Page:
Philosophy and the Good Life

Philosophy and the Good Life


Philosophy isn't just for professors. Embracing a philosophical attitude can make you healthier, happier, and (of course) wiser.

List the top three things you’re interested in—that’s a request I made of 14 different people. Their responses included world travel, family, health, nature photography, playing guitar, and motorcycle riding. No one included philosophy. That’s probably not surprising. But with another round of questions about what really interests us—or what matters to us—we may find many people adding ideas relating to having a purpose or finding a meaning in life.

While the word “philosophy” might not appear on anyone’s list, many of us have at least some interest in what we experience as a yearning for meaning in our lives. This yearning seems to be universal. People from different cultures and different historical times have grappled with questions about meaning and purpose. These are philosophical questions. The fact that people yearn for meaning and purpose leads me to believe that philosophy is an essential part of the good life.

Philosophy can be defined in different ways, but in simple terms, philosophy means the search for wisdom, truth, and meaning. At times, facing the truth can be painful or inconvenient. We may, thus, shy away from philosophical thinking. We may prefer buying into the idiom that “what you don't know won't hurt you.” That, of course, is unwise and—in some situations—may be unethical. Remaining uninformed about an unpleasant, unjust, or harsh situation may allow us to avoid facing a responsibility or give us the freedom to not worry or think about it.

But philosophical thinking isn’t just about the heavy stuff. It can be a form of play engaging our sense of wonder and imagination. I like to think of philosophical thinking as a form of deep play, which Diane Ackerman describes as an “ecstatic form of play.” In her book Deep Play, Ackerman explains how deep play “involves the sacred and holy” and how it’s “sometimes hidden in the most unlikely or humble places.”

I once experienced deep play while riding my bike on a deserted road near my home. Somehow, just tuning in to the air around me, the light in the trees, the rocks along the way, and occasional glimpses of wildlife brought me to a place of awe and mystery. My philosophical thinking that day had little to do with analytical or scientific thinking. It was more about being open to the meaning, purpose, and connectedness of everything around me.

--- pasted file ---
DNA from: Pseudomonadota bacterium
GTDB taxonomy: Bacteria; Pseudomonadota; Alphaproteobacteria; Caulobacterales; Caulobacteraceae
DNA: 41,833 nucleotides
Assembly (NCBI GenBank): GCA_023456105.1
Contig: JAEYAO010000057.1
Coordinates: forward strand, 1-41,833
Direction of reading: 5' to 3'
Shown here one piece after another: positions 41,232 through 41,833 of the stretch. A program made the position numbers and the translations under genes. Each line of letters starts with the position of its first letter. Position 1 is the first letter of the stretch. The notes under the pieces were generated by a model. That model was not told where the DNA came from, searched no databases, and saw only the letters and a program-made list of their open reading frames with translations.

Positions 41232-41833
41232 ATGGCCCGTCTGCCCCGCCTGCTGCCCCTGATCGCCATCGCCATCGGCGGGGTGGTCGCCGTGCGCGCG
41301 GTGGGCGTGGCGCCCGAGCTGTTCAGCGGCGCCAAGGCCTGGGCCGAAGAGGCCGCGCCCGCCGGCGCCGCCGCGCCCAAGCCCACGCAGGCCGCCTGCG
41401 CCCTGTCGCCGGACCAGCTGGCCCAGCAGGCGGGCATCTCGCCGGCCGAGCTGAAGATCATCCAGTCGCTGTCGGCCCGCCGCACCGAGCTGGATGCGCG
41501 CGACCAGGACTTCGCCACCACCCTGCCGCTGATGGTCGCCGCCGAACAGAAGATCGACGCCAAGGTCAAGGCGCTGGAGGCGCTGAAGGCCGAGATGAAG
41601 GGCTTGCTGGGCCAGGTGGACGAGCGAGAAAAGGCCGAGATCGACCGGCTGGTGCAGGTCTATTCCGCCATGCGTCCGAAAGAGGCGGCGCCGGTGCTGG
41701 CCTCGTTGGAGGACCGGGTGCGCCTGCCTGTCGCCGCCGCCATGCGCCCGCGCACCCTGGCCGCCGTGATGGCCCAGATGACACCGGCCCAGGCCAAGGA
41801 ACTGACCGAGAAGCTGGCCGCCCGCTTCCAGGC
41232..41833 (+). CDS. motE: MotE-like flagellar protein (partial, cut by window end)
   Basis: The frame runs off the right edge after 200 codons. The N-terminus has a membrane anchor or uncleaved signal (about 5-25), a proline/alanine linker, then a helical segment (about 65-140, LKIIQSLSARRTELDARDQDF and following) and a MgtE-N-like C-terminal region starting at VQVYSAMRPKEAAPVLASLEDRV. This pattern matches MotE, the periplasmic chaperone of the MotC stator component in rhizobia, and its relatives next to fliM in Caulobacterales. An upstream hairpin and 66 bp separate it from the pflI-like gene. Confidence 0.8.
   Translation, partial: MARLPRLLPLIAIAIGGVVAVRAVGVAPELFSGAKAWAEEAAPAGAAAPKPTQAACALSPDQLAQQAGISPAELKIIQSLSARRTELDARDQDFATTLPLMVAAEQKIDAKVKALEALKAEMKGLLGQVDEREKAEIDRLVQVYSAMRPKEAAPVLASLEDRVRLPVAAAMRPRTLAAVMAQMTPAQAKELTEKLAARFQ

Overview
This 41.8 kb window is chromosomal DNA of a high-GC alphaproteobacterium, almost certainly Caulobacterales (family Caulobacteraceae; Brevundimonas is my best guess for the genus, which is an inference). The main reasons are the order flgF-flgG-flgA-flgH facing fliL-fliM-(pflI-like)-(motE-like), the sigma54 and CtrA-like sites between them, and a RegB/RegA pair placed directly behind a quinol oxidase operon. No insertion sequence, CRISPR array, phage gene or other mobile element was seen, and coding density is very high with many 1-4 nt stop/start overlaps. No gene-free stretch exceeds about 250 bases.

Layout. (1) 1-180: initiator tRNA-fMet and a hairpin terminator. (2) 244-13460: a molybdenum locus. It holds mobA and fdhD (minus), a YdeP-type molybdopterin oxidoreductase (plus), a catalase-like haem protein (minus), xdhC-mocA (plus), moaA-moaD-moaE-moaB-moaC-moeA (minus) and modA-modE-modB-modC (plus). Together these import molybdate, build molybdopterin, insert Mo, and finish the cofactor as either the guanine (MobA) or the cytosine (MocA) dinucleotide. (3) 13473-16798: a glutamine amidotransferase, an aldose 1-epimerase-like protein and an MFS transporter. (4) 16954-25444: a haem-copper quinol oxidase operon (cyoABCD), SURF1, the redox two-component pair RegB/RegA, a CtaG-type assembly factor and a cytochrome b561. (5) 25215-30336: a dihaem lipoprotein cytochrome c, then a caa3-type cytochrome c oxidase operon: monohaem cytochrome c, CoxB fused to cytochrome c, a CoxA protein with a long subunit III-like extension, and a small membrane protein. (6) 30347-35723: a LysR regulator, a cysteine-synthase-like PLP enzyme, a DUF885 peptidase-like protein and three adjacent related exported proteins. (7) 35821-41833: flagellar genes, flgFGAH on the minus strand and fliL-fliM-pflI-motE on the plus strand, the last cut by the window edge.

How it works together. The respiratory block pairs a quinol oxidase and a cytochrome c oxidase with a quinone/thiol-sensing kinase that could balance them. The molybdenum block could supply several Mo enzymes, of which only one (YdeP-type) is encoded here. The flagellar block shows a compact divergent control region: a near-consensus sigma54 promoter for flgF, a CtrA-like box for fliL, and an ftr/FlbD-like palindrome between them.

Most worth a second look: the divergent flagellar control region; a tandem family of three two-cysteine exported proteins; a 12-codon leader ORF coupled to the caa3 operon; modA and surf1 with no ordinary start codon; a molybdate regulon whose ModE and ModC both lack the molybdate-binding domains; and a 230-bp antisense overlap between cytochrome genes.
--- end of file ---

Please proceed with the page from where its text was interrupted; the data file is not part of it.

While philosophical thinking can be experienced as deep play with no special goal in mind, it can also be a transformative force in your life. It can help you deal with tough times and challenging situations. In Plato, Not Prozac!, Lou Marinoff, a professor of philosophy at The City College of New York, explains how philosophy can be used to solve everyday problems. Marinoff debunks the idea that philosophy belongs to the domain of a few. It’s time, he says, to reclaim philosophy from the hands of the elite and return it to ordinary people. His work focuses on the use of philosophy as a self-healing tool and as a resource for counselors working in therapeutic settings. Marinoff believes that we all have an “inner philosopher” that we can tap into for understanding and courage.

Because philosophy is on my list of interests, I’ve been gathering philosophical gems from multiple sources. I find them in many different places—books, movies, conversations, observations of the natural world, and daily-life events. I find that just looking for philosophical gems and layering philosophical thinking over the ordinary events of my life expands and enriches my experience of being alive. The poet, T.S. Eliot, once said, “We had the experience but missed the meaning.” I don’t want this to be the story of my life.